American Bridge Patents: The First Century (1790-1890), thoroughly illustrated with dozens of photographs and reproductions, presents the findings of a two-decade long study of several thousand pages of patent documents collected from the U.S. Patent Office. The essays in this volume offer readers tremendous insight into the creativity that characterized the evolution of bridge patents during this important and formative period of American engineering history. Of particular interest to the authors is the great variety of innovative and unusual designs that were accommodated by the then ambiguous patent law. Alongside these case studies, authors also address the Patent Office itself, whose processes regarding permissions were reformed in 1836, linking the evolution of patent law to the technology it managed.
With essays by Emory L. Kemp, Shelley Birdsong-Maddex, Eric N. Delony, and Larry N. Sypolt.
Emory L. Kemp, Professor Emeritus, West Virginia University, writes and speaks actively on historic structures and is founder and first director of the Institute for the History of Technology and Industrial Archaeology at West Virginia University. Kemp edited American Bridge Patents.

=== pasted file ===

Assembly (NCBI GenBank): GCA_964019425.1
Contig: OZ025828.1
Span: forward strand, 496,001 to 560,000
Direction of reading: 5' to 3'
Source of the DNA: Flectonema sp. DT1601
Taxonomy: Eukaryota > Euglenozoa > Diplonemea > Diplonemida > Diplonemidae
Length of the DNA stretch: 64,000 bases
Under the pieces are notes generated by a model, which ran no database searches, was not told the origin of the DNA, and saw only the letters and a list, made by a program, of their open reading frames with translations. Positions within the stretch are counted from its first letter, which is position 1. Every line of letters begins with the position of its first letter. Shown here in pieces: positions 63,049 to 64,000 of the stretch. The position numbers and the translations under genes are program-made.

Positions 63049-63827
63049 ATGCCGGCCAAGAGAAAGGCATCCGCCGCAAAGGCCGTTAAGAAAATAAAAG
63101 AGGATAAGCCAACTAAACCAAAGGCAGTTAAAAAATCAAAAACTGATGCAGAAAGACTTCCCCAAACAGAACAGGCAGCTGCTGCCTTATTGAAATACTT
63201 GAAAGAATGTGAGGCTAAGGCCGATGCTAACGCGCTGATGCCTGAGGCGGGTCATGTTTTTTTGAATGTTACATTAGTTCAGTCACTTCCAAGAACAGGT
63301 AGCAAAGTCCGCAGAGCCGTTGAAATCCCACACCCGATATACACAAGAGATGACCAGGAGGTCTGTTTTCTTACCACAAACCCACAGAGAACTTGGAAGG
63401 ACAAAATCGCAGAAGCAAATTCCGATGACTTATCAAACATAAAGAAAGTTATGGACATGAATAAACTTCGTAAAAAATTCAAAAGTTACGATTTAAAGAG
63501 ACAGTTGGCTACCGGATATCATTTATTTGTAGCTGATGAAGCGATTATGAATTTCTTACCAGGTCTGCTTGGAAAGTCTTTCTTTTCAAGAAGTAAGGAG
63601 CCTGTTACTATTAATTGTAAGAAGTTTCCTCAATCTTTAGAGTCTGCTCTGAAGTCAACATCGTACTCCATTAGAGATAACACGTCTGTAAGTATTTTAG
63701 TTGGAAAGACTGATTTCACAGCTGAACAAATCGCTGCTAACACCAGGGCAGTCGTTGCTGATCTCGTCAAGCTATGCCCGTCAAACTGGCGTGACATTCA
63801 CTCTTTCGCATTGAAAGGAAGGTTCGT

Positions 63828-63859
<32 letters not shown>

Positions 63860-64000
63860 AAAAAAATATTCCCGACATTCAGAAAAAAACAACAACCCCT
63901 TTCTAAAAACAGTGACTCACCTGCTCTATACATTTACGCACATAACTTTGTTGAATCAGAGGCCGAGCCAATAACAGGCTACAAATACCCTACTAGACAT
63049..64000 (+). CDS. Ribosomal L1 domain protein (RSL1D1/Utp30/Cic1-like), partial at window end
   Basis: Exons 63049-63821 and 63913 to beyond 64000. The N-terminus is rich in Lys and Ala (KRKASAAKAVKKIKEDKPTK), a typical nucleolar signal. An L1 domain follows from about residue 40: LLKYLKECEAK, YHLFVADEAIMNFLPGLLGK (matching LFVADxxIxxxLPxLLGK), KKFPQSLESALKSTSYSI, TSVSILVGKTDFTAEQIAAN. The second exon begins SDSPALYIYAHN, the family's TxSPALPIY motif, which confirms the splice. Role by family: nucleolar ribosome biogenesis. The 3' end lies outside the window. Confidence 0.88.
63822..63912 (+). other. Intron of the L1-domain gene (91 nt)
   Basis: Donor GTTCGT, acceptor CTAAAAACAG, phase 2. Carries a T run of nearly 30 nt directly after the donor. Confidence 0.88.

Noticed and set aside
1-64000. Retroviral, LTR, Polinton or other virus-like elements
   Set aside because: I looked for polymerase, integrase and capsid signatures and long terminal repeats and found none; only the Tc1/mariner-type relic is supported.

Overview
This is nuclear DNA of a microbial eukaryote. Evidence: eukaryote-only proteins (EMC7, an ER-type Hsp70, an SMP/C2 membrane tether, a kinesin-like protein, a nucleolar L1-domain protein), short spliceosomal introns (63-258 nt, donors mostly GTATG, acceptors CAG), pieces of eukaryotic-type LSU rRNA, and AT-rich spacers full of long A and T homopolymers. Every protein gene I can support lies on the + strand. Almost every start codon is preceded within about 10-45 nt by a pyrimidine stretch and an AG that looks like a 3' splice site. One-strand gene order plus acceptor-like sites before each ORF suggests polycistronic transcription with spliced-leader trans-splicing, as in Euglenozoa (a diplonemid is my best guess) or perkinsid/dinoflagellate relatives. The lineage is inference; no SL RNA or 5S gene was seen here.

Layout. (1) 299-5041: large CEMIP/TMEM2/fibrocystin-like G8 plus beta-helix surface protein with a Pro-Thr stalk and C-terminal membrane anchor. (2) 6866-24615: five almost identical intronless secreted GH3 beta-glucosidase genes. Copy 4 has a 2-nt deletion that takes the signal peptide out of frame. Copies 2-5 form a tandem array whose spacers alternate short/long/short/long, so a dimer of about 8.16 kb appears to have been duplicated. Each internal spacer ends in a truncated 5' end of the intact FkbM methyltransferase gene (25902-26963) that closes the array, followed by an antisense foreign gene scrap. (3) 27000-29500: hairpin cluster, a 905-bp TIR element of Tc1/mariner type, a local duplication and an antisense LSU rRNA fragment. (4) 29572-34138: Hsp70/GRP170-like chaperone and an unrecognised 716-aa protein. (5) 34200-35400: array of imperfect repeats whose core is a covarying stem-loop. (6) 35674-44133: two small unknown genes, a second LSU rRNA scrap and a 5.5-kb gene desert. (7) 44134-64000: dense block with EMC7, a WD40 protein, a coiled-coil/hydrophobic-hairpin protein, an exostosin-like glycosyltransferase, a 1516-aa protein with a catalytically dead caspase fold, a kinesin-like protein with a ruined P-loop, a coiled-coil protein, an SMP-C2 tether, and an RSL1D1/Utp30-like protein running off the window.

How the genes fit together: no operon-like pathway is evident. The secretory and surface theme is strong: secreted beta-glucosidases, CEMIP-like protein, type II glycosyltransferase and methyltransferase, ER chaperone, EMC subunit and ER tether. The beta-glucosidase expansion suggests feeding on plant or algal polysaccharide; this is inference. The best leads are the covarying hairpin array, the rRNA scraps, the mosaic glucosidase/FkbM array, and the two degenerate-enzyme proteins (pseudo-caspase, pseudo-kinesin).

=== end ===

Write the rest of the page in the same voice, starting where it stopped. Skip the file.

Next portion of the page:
Eric N. DeLony has been at the forefront of efforts to document and preserve historic bridges under the auspices of the National Park Service.
Larry N. Sypolt, Professor of History, West Virginia University, is involved in numerous projects combining his expertise in archival work and historic preservation studies.
Shelly Birdsong-Maddex helped assemble patent records for this publication while pursuing her graduate studies at West Virginia University.
"Patents and their drawings provide a firsthand record of the development of technology. In American Bridge Patents, the reader encounters the pioneering work of some of the most creative and influential inventors of bridges that have become such a treasured part of our structural engineering history and heritage."
"If you don't know your trusses; if you don't know a 'Fink' from a 'Linville', or the difference between a 'Pratt', a 'Howe', and a 'Whipple', then this is the book for you. It provides a glimpse into a treasury of American engineering history in the US National Archives, in the form of a collection of bridge patentees' original ink and watercolour bridge drawings."